41st Day is a documentary film covering the journey of marathon great Ryan Hall as he seeks to rebound from his calamitous performance at the 2012 Olympic Games. We trek across continents and deep into the Christian faith, ultimately building a profound picture of Ryan as more than the fastest American marathoner in history.
41st Day stars Ryan Hall, two-time Olympian and the American with the fastest marathon finish (2:04:58). It is the first feature-length film by American filmmaker Tim Jeffreys. Released in September 2019, the film runs 90 minutes and is available on Amazon Prime.
The project originated when Jeffreys approached Ryan Hall about documentary his journey between the 2012 US Olympic Trials and the 2012 Olympic Games. At the time, Ryan was at the pinnacle of the marathoning world. He held the American half-marathon record (59:43) and was the only American to run sub-2:05 (2:04:58). Ryan had finished in the Top 5 in 6 major world marathons and never finished below 10th place. He was a two-time Olympian and looked to be the runner who could finally challenge the East African dominance in marathoning.
The 2012 Olympics changed everything. After 11 miles, Ryan dropped from the race with a tight hamstring. What was supposed to be the conclusion of the original documentary was now the commencement. What happened? Was this the end of Ryan's professional running career? Could he rebound for the 2016 Olympics? What role did his controversial Faith-Based Self-Coaching play in the catastrophic finish? With this background, 41st Day evolves into a comprehensive overview of Ryan Hall's running career. For the next four years, Tim would travel with Ryan documenting his worldwide and spiritual journey to reclaim his running form.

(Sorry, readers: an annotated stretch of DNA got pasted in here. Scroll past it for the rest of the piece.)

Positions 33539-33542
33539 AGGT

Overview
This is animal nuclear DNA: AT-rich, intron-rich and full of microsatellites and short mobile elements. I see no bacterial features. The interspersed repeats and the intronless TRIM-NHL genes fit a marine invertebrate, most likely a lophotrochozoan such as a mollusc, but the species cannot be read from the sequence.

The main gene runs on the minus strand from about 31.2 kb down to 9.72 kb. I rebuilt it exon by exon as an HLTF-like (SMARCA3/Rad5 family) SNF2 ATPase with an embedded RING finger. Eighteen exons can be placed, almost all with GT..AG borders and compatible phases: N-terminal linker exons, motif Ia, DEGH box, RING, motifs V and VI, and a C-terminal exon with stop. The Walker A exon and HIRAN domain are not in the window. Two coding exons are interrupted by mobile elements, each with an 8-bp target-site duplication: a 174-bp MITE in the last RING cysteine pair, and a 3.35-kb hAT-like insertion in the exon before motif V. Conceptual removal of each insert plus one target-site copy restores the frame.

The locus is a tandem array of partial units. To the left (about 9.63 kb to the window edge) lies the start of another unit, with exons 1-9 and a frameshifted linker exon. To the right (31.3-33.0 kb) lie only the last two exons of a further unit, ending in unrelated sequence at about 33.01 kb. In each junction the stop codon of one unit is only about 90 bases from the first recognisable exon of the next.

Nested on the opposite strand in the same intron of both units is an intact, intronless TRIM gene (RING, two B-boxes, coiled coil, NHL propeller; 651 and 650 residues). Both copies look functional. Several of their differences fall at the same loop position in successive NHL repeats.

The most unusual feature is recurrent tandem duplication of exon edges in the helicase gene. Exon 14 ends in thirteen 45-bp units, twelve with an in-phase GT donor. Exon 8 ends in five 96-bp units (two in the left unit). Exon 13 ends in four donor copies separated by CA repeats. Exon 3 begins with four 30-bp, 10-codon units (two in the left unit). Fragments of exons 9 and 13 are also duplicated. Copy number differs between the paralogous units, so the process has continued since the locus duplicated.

41st Day strives for a deeper understanding of Ryan as the person beyond exclusively the runner. Ryan's spirituality is harmoniously interwoven with his running. (You'll us understand the origin on the film's title.) Given this context, Ryan's controversial decision to embark on faith-based self-coaching has unique clarity. Moreover, understanding Ryan's faith makes for easier recognition of his decision to retire at the age of 33. In perhaps a larger metaphor, his faith's acceptance and humility allow Ryan to appreciate when the end has come giving him the ability to leave with dignity.
41st Day covers secular relationships as well. We see a deep familial bond between Ryan and his younger brother that is constructive, uplifting, and mutually beneficial --- unlike the competitive underlay of many sibling relationships. Ryan's partnership with Sara Hall, his wife and professional runner, is extraordinary. He is a vigorous and steady supporter of her dreams and goals. Even when his own running career is approaching its denouement, Ryan supports Sara without jealousy and resentment. You see Ryan's unadulterated delight with Sara's successes and aching melancholy with her failures. Toward the end of the film, we see an even more intimate look of Ryan and Sara Hall as parents of adopted sisters and philanthropists through their Hall STEPS Foundation. For such a solitary and individualistic sport as running, Ryan is the unexpected ambassador showing that the path to fulfillment relies on others as much as yourself.
I recommend watching 41st Day, especially for fans of distance running.
The story is captivating. However, the film's real value is the rare behind-the-scenes footage from one of the world's greatest marathoners' during the most challenging and controversial portions of his career. You could not ask for a better time to have had a documentary filmmaker present.
I hope you enjoy it! Best wishes chasing your running goals.